|Model of De Oosterland (The Model Shipyard)|
She set off for Asia for the first time in November 1685. Bad weather forced her return after only a fortnight, and it was to be February 1686 before she sailed again, eventually arriving in Batavia in five months later. She left for home at the end of that year, and stopped off at the Cape in March of 1687, loaded with cargo including spices as pepper, cloves, nutmeg, cinnamon and mace.
The Oosterland's second voyage, a very successful voyage of only 2 months and 10 days, from the Netherlands brought her back to the Cape in July 1688. Most voyages from the Netherlands took between 4 and 6 months! This time she carried refugees from France among her 33 passengers, including some Huguenot families who were to become significant in South Africa's later history.
Jean Du Bus
Marck, Picardie, Flanders
Pieter le Clerq
Sara Cochet (wife)
Abraham Zeeland (child 1)
Joost le Clerq (child 2)
Jeanne le Clerq (child 3)
Jacques De Savoye
Marie Madeleine le Clerq (wife)
Antionette Carnoy (mother-in-law)
Marguérite-Thérèse (child 1) 17 years old
Barbe-Thérèse (child 2) 15 years old
Jacques (child 3) 9 months old
Jean Prieur Du Plessis
Madeleine Menanteau (wife)
Charles (child 1) born at sea
Marie Vitu (wife)
Chateau Thierry, Champagne
Susanne Briet (wife)
Monneaux, Brie, Champagne
Elisabeth (child 1) 14 years old
Jean (child 2) 12 years old
Isaac (child 3) 7 years old
Pierre (child 4) 5 years old
Suzanne (child 5) 2 years old
Marie (child 6) 1 years old
For six months the ship traded between the VOC's stations in Asia, before returning home in August 1689. Her third trip, undertaken between February 1691 and October 1693, followed a similar pattern.
In July 1694, by now ten years old, the Oosterland left Holland again, this time as one of a fleet of 21 ships. After over a year of trading around Asia, she left Ceylon (Sri Lanka) in February 1697 with a cargo which included diamonds, and again set sail for home, this time in company with four other ships. Eleven people died aboard the Oosterland during her three month voyage to the Cape. It is possible that the quality of the drinking water caused not only these deaths, but also of the illness that struck 35 others of her complement. Having arrived once more at the Cape, in early May, the Oosterland and her companions waited for another dozen ships from Batavia to join them for the voyage home.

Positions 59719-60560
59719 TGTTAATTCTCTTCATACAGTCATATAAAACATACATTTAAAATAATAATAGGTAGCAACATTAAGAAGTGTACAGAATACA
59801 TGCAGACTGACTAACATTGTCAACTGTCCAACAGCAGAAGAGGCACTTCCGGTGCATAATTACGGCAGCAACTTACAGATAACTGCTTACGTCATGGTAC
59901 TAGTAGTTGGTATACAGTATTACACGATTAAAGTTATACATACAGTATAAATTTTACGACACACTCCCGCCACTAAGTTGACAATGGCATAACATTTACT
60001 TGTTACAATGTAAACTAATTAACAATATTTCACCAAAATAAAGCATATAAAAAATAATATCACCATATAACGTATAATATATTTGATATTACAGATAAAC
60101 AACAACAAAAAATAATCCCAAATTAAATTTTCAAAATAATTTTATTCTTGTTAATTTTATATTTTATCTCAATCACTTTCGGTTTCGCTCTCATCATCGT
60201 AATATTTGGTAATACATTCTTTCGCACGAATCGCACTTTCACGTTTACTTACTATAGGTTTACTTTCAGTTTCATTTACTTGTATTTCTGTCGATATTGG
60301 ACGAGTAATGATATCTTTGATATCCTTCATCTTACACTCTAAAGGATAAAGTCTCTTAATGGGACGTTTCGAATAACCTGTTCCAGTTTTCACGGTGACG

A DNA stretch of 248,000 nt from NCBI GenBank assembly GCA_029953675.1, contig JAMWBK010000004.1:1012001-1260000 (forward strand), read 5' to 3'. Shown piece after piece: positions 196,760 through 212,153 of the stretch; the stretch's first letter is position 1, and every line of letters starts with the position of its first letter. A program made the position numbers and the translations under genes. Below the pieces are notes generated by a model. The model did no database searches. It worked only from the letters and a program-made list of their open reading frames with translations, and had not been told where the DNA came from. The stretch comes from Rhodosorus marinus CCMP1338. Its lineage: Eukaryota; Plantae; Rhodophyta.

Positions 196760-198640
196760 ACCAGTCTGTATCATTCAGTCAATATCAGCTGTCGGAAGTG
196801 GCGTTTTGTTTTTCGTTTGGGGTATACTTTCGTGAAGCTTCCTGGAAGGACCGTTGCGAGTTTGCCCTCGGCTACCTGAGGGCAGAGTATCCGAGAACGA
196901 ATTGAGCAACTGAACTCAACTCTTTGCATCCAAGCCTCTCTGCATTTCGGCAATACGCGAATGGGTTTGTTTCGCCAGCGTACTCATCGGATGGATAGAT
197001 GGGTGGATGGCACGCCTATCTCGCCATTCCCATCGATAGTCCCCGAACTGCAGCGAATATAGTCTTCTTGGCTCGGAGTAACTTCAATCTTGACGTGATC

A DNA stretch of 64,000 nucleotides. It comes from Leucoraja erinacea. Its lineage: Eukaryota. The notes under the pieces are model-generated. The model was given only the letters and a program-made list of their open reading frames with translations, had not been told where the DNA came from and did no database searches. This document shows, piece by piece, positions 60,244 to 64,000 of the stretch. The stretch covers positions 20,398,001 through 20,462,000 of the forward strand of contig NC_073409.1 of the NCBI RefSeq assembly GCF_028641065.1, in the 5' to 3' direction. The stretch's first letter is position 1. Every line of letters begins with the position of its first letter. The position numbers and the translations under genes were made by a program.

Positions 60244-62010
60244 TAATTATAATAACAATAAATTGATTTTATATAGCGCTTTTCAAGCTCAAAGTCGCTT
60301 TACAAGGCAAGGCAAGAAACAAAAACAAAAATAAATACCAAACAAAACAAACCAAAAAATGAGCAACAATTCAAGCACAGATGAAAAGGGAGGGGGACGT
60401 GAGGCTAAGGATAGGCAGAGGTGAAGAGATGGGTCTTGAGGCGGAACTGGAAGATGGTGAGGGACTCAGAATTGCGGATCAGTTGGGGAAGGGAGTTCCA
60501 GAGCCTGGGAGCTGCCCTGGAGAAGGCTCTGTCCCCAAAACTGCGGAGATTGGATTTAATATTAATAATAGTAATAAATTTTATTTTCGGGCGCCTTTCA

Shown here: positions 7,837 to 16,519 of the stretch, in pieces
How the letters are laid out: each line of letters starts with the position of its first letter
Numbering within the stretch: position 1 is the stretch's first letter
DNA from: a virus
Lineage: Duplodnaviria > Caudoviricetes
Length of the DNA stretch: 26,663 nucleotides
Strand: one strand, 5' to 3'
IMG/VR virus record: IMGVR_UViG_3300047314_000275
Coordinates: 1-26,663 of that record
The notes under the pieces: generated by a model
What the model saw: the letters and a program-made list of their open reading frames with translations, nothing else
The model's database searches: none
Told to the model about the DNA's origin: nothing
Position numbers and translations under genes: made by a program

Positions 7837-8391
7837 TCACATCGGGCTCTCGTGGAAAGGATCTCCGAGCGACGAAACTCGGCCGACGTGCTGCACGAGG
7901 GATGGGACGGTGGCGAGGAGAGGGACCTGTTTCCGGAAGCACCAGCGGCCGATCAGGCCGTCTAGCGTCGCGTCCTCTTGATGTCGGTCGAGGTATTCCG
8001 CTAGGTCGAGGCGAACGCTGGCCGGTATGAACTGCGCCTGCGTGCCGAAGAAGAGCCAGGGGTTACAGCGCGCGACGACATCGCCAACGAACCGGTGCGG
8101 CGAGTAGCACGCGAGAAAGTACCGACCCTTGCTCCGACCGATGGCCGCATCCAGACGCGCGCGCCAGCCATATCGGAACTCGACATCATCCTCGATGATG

On 23 May 1697, a strong north-westerly gale blew up in Table Bay. One ship broke her anchor cables, those of another had to be cut, and the Oosterland was rammed and damaged by her drifting companions. On the next day, when the wind changed, the Oosterland went adrift, and this time hit the sea-bed near the mouth of the Salt River. As soon as she touched bottom, her main mast broke, and the hull began to break up. Of the more than three hundred people on board, only two survived.
Cape of Good Hope
17/05/1686 - 08/06/1686
Karel de Marville
20/03/1687 - 20/04/1687
25/04/1688 - 15/05/1688
17/03/1689 - 17/04/1689
17/06/1691 - 20/07/1691
20/05/1693 - 12/06/1693
Pieter van Ede
31/12/1694 - 03/03/1695
All but the last voyage saw the vessel’s port of origin as Zeeland, the last port of origin was Amsterdam to which the vessel never returned.
The wreck of the Oosterland was discovered in 1988 by divers Graham Raynor, Michael Barchard and Christopher Byrnes. They immediately realised the significance of what they had found, and cntacted Bruno Werz, the Maritime Archaeologist based at the University of Cape Town. When the divers showed him photographs of two bronze cannon, found lying on the seabed, he identified them as having once belonged to the Dutch East India Company, and the National Monuments Council were then also informed of the find.
The wreck lay in only 6m of water, a few hundred metres from the entrance of the Milnerton Lagoon, where a combination of strong winds and currents, cold water temperatures and bad visibility, made diving very difficult.
The Oosterland excavation was notable because it was the first proper "maritime archaeology" project carried out in South African waters. The justification for "doing archaeology" lies in its ability to provide information that is not available in the documentary record. In the case of a shipwreck, such as the Oosterland, information can be gathered about what goods were carried on the ships, both as cargo and as personal effects, and also can be seen how they were packed. The complement of crew and passengers had to be self sufficient in both skills and equipment, due to the long periods of time spent at sea. Archaeology can help to learn about the social and technological aspects of this self-sufficiency.
Bruijn, J.R., Gaastra, F.S., Schöffer, I. Dutch-Asiatic Shipping In The 17th and 18th Centuries (3 Vols). The Hague, 1979, 1987
Turner, Malcom. Shipwrecks & Salvage in South Africa, 1505 to the present. Cape Town, 1988
The Huguenots Story (from France to South Africa) By Leon Coetzee and Frans Jordaan